However, there are a few more things that you need to bear in mind. These harps take a bit more time to be made, usually about 6 to 8 weeks. This also means that Fullsicle Harps are not exactly the cheapest ones out there. But despite their higher prices, they’re most certainly worth it. So far, almost all of the buyers have been extremely satisfied, and there aren’t really that many things to complain about. What’s more, it’s usually possible to order it in different color finishes, so that’s interesting as well.
- Has 26 strings
- Using its levers, it can be set to 8 different keys
- It’s pretty light for its size
- Comfortable to play
- It might be a bit expensive for beginners
Best Celtic Harp: Royal Celtic Irish Knee Harp
Just like we already explained in the intro of this guide, there are also Celtic harps, which are focused on Celtic or generally any folk music where the harp is a welcome instrument. And it’s not really uncommon for beginners to be into this kind of music in the first place. So all those who are interested in Celtic harps, there’s one great piece by Royal Harps, that will come in handy for you.
This Celtic harp is about 27 inches tall and comes with a total of 17 strings. What’s really surprising for this price level is the fact that its body is made from solid wood, it has hand-engraved styles, and it’s been hand-polished.
Overall, this harp is pretty compact and it’s intended for kids. However, the overall tone quality makes it stand out, and you’ll be able to play it even in some more advanced stages of your music journey. It’s a very simple instrument without any additions to it. But at the same time, it really fits any setting where a Celtic harp would be appropriate.
What’s really practical is that it also comes with a bag and an additional set of spare strings. Alone, these two items would be an additional significant investment, so this makes it a pretty great deal. If you need a nice beginner folk harp, you just need to check this one out.
- Easy and comfortable to play
- Affordable price
- Great for Celtic and generally any folk music
- Not very versatile
Best Overall: Harpsicle Harps Rees Special Edition Fullsicle Harp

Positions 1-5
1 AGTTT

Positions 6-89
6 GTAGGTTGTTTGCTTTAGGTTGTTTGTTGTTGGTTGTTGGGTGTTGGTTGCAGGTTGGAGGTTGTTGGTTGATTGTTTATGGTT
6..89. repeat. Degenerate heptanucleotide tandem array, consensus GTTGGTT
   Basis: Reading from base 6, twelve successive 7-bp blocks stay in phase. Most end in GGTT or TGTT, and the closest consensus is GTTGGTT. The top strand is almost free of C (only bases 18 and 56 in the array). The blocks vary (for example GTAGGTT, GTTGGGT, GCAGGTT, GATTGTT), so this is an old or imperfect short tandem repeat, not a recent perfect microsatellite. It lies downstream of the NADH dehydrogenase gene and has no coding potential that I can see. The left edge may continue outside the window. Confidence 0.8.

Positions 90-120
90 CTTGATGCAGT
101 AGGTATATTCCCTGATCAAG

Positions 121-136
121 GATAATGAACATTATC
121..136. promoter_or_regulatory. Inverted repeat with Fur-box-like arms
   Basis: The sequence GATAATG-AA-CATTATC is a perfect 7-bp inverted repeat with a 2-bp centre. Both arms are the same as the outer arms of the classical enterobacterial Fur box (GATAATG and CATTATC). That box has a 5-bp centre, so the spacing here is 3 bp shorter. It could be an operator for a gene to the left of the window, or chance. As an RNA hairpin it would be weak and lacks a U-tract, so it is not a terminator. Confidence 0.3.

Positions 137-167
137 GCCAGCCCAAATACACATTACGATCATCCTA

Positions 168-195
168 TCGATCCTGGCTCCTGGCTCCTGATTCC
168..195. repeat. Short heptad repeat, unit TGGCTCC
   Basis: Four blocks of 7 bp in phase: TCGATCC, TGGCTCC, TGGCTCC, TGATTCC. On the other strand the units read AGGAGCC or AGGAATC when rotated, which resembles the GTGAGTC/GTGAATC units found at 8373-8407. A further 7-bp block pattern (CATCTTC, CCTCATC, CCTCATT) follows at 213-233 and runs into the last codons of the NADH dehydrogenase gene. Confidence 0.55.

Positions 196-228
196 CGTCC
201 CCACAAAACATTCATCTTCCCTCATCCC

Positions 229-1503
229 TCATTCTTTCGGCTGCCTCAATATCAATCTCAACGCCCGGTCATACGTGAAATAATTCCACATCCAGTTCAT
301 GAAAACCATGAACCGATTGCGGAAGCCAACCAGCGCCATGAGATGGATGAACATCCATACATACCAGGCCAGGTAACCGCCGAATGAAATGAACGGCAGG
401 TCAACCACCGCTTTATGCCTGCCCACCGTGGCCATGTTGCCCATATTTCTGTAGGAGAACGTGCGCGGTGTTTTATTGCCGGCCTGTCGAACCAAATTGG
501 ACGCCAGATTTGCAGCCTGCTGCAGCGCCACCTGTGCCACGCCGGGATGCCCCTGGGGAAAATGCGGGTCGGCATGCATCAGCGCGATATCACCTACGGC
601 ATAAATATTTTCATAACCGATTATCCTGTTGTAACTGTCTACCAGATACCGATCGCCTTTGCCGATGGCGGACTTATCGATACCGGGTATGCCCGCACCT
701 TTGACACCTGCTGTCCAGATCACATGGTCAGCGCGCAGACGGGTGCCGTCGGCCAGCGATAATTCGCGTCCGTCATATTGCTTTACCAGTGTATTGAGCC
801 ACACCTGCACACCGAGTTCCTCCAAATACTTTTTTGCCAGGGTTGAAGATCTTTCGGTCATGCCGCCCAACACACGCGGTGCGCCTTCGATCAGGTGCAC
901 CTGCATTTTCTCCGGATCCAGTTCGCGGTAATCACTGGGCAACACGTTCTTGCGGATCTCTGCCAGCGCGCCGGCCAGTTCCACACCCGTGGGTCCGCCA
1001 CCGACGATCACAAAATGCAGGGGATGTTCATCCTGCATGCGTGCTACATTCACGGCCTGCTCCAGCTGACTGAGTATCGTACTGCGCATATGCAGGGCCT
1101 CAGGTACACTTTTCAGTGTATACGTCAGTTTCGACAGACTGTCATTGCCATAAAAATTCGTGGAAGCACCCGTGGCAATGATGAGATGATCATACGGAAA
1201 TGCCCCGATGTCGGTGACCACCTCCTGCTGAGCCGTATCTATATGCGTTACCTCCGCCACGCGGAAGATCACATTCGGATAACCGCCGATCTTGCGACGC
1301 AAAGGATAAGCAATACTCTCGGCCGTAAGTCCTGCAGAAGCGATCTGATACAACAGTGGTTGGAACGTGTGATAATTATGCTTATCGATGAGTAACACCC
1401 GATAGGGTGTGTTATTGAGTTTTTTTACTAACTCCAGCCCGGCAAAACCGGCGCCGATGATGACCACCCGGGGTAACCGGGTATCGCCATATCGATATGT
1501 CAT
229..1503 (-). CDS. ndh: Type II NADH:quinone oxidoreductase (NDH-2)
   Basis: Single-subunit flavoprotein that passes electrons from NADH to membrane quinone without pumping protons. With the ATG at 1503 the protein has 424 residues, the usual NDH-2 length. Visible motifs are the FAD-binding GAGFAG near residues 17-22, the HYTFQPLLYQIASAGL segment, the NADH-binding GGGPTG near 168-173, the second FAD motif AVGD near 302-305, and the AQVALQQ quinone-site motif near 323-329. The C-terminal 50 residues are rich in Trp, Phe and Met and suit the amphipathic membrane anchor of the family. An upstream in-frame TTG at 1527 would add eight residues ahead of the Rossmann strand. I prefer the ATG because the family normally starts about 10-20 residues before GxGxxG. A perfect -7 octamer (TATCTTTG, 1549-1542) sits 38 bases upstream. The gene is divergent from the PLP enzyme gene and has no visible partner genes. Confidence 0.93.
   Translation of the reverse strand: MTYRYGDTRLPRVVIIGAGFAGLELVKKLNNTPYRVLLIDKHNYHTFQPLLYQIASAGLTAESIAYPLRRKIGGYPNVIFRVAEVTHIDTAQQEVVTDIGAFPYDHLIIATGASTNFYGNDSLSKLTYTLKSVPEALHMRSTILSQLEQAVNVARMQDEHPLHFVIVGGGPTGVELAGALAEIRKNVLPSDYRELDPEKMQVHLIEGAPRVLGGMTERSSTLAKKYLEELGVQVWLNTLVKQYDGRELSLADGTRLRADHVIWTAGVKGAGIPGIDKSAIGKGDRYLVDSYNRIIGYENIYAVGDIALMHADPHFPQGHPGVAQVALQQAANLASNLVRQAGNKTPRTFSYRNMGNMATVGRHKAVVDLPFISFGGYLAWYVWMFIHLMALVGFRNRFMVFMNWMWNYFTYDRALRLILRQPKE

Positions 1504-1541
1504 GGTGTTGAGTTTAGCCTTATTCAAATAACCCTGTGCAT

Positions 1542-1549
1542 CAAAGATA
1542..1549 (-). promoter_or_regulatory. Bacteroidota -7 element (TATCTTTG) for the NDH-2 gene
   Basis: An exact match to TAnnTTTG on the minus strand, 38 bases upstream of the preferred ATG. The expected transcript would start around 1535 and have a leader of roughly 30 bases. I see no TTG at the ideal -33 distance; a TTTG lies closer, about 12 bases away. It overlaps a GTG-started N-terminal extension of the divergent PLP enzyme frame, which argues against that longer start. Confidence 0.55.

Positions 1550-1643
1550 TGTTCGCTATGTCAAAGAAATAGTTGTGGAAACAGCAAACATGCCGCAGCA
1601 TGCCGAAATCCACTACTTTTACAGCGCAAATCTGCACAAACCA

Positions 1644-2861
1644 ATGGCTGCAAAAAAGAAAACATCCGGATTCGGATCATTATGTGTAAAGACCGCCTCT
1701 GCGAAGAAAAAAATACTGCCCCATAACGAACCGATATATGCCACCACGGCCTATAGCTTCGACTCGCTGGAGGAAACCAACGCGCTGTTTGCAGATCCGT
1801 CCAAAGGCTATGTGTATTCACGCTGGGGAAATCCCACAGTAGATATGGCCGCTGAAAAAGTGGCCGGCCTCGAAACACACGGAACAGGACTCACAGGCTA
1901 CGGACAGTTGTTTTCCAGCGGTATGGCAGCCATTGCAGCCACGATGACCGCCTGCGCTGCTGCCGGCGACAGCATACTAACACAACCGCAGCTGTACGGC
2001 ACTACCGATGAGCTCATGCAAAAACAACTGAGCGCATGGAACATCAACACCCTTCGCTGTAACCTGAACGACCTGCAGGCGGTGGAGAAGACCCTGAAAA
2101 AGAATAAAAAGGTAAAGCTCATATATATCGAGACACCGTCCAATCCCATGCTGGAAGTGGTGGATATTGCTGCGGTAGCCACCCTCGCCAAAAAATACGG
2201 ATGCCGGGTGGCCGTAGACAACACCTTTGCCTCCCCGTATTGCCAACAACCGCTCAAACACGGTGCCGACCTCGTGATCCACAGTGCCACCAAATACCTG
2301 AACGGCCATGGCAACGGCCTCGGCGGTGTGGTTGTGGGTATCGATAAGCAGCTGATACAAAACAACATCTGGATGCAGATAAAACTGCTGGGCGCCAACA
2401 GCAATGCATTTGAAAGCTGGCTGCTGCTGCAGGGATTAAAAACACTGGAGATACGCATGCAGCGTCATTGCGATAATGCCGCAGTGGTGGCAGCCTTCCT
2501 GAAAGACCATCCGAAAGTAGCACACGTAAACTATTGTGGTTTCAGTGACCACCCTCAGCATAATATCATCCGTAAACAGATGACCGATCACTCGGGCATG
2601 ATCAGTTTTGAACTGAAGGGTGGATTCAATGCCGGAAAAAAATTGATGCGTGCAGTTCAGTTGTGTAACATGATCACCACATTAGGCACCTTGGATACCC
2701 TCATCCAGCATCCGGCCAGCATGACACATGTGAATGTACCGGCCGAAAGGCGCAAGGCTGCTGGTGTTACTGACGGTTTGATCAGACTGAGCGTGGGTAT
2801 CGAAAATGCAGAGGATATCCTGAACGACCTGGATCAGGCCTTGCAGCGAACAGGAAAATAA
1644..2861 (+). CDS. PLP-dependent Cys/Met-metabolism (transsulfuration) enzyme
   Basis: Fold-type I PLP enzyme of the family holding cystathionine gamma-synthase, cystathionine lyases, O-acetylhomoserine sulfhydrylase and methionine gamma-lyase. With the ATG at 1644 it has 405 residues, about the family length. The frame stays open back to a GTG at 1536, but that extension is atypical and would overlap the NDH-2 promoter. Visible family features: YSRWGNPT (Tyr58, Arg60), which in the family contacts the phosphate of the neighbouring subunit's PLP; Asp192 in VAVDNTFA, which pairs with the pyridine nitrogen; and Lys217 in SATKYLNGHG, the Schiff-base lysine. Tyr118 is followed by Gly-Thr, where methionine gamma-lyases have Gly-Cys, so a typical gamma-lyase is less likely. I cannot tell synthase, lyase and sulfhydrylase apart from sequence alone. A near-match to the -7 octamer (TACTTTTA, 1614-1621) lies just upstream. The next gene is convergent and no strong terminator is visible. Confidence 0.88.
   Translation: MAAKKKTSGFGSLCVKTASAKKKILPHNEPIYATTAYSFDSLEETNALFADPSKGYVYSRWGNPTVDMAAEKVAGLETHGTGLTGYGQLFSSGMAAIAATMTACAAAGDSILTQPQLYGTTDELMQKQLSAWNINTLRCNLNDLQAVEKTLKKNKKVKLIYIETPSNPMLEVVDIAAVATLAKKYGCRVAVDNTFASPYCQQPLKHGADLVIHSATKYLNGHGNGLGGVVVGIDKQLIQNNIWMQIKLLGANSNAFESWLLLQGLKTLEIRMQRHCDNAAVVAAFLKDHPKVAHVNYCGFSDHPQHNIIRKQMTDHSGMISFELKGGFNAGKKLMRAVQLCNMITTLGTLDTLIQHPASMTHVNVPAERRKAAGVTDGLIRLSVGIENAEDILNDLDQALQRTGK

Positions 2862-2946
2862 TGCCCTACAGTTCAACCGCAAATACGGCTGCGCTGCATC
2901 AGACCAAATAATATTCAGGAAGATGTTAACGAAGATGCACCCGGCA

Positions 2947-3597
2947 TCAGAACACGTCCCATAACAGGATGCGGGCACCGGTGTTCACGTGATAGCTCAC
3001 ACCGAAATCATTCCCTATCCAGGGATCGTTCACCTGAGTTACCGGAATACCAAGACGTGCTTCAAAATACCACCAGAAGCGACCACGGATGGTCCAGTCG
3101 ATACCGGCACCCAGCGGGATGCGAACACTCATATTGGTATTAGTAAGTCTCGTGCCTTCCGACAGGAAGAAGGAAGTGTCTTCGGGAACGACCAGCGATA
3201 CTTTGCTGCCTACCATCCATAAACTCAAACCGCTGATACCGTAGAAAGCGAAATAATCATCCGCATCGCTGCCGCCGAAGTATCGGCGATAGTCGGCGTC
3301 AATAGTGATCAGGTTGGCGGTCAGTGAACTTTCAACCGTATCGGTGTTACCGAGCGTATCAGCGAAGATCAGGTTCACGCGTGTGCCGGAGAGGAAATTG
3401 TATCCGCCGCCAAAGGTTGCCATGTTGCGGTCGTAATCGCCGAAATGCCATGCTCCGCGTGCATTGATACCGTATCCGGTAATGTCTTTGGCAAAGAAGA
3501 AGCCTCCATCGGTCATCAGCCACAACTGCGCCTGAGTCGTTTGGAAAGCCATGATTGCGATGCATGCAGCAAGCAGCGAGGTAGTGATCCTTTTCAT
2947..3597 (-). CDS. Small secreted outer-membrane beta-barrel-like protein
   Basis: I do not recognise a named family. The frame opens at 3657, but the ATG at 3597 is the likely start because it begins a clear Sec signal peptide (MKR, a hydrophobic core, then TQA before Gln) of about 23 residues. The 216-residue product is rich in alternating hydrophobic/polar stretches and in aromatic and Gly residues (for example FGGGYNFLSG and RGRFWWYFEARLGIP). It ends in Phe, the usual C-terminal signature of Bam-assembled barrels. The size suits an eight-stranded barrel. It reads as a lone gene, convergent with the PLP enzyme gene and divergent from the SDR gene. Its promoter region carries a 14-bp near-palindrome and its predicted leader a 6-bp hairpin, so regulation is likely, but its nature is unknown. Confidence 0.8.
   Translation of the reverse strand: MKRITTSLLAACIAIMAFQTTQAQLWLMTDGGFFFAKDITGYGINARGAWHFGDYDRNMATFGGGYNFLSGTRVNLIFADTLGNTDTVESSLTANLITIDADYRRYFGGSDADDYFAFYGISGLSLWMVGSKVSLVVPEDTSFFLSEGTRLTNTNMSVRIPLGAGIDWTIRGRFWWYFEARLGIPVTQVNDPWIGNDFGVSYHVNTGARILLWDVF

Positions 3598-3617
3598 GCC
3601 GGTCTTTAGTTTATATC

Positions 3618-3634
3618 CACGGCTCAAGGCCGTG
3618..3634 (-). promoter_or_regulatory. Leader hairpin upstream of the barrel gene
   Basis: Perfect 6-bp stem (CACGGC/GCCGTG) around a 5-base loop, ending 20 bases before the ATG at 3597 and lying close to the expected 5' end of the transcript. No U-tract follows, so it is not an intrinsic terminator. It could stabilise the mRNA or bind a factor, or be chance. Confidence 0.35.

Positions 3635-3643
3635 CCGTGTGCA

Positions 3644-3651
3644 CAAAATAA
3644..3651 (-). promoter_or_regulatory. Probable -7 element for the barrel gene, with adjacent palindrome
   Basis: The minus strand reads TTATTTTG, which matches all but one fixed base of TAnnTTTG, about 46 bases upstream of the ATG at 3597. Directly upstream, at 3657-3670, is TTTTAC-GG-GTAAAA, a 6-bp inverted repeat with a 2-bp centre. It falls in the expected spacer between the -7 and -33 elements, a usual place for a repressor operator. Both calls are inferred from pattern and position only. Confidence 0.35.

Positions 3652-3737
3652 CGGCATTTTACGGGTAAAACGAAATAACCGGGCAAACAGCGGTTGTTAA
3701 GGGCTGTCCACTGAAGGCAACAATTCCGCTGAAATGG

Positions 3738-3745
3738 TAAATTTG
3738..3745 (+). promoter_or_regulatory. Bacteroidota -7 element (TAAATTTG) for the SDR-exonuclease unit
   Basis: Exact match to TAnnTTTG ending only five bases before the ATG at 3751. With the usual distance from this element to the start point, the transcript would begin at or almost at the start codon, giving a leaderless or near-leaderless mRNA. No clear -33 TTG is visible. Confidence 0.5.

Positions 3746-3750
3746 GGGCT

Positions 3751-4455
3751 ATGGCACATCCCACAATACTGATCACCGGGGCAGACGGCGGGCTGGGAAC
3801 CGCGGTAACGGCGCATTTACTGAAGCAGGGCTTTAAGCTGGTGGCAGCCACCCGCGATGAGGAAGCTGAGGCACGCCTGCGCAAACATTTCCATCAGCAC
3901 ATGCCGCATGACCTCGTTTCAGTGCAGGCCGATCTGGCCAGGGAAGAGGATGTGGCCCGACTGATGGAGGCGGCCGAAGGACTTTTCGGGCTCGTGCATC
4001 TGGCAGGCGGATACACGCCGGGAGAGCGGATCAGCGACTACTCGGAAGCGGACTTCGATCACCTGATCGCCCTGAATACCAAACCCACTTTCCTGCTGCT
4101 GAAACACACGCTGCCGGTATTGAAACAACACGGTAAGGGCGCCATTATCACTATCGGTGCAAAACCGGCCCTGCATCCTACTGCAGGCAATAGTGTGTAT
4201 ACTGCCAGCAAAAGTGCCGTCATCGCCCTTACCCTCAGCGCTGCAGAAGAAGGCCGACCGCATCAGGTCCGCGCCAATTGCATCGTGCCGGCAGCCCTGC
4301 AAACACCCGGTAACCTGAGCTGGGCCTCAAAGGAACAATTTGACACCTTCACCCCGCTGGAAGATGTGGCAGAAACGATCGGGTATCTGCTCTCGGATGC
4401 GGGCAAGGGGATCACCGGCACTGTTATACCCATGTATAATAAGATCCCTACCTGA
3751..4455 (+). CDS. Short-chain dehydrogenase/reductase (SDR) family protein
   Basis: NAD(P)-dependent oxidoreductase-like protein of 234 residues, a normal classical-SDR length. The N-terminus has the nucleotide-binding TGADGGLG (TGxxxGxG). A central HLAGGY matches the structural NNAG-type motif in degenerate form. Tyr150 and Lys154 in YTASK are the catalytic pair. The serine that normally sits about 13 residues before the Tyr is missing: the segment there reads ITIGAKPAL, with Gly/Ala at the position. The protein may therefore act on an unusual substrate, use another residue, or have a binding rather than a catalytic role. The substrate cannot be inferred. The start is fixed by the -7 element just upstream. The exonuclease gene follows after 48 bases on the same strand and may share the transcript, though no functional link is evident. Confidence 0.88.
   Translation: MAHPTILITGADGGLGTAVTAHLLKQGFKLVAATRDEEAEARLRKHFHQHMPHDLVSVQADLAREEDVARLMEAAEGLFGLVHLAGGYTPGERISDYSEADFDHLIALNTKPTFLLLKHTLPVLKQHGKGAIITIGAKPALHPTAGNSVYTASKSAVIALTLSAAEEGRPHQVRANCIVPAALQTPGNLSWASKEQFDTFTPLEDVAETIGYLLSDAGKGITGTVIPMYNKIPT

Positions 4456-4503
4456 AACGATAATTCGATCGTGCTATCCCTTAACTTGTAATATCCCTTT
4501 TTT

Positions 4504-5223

Like we already mentioned, there are beginner musicians who are aiming for the best. This, however, comes with its price. On the other hand, the price is worth it if you get a good instrument. Although a bit complex and relatively expensive, this one by Harpsicle Harps is something you’ll really have to check out if you’re serious about becoming a good harp player.
This one is 33 inches tall and has 26 strings in total. It comes with special Rees Levers that are pretty well-made. Just like the other model by Harpsicle Harps that we mentioned, this one is also pretty light. At the same time, it provides you with a wide range and gives a lot of versatility for different musical styles. It’s a bit of an advanced piece, but beginners who are really keen on learning the instrument will find it to be really useful.
- Really great quality
- Good tone
- Very ergonomic and comfortable to play
- It’s a bit expensive for some beginners
Best Lute Harp: Roosebeck Lute Harp
For the next instrument, we’re looking into a company called Mid-East. However, this one is not like the other harps that we mentioned here, although it’s a great choice for beginners due to its size and overall accessibility. Lute harps, or harp lutes as some may call them, combine the concept of the famous medieval and renaissance instrument with the harp.
As far as this instrument made by Roosebeck goes, it features 22 nylon strings and is about 27 inches tall. It’s a simple diatonic instrument and it covers three octaves, going from C4 to C7. Since it’s so simple and compact, it’s a great option for beginners of many different age groups. There aren’t any levers and other similar components, so it’s pretty easy to figure out and play.
- Easy to play
- Great choice for beginners
- Sounds good
- Not as versatile as some other harps
Best Design: Balladeer Harp TM
Lastly, we would like to take a closer look at this simple little beginner harp, which is another one by Mid-East company. The instrument model in question is called Balladeer Harp TM, and it’s a pretty beginner-friendly harp. This one is about 30 inches tall, has 22 string, as well as 22 levers. Although it might be a bit advanced for some beginner tastes, it’s a pretty great compact choice for anyone who intends to learn all the advanced concepts of this fine instrument. This great and compact harp also comes with an additional set of strings and a tuning tool, which makes it a pretty great deal for the price. And as if this wasn’t enough, you also get an amazing beginner’s book with all the basic concepts.